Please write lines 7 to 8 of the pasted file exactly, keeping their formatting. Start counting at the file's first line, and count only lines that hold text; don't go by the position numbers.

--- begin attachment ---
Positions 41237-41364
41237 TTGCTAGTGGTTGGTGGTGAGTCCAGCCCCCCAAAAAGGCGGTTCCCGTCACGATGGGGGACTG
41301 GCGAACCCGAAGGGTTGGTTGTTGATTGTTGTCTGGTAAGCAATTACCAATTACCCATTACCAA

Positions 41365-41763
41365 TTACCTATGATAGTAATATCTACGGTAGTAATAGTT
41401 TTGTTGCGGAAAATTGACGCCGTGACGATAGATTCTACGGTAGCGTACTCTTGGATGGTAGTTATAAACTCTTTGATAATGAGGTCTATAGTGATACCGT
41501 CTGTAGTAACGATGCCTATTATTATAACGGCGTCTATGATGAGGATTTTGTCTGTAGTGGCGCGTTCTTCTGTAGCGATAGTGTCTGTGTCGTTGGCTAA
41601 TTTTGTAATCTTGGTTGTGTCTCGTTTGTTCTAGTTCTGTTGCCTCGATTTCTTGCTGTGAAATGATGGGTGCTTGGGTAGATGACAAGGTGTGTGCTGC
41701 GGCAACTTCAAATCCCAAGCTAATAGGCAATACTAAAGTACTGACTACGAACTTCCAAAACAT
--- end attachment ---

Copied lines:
41501 CTGTAGTAACGATGCCTATTATTATAACGGCGTCTATGATGAGGATTTTGTCTGTAGTGGCGCGTTCTTCTGTAGCGATAGTGTCTGTGTCGTTGGCTAA
41601 TTTTGTAATCTTGGTTGTGTCTCGTTTGTTCTAGTTCTGTTGCCTCGATTTCTTGCTGTGAAATGATGGGTGCTTGGGTAGATGACAAGGTGTGTGCTGC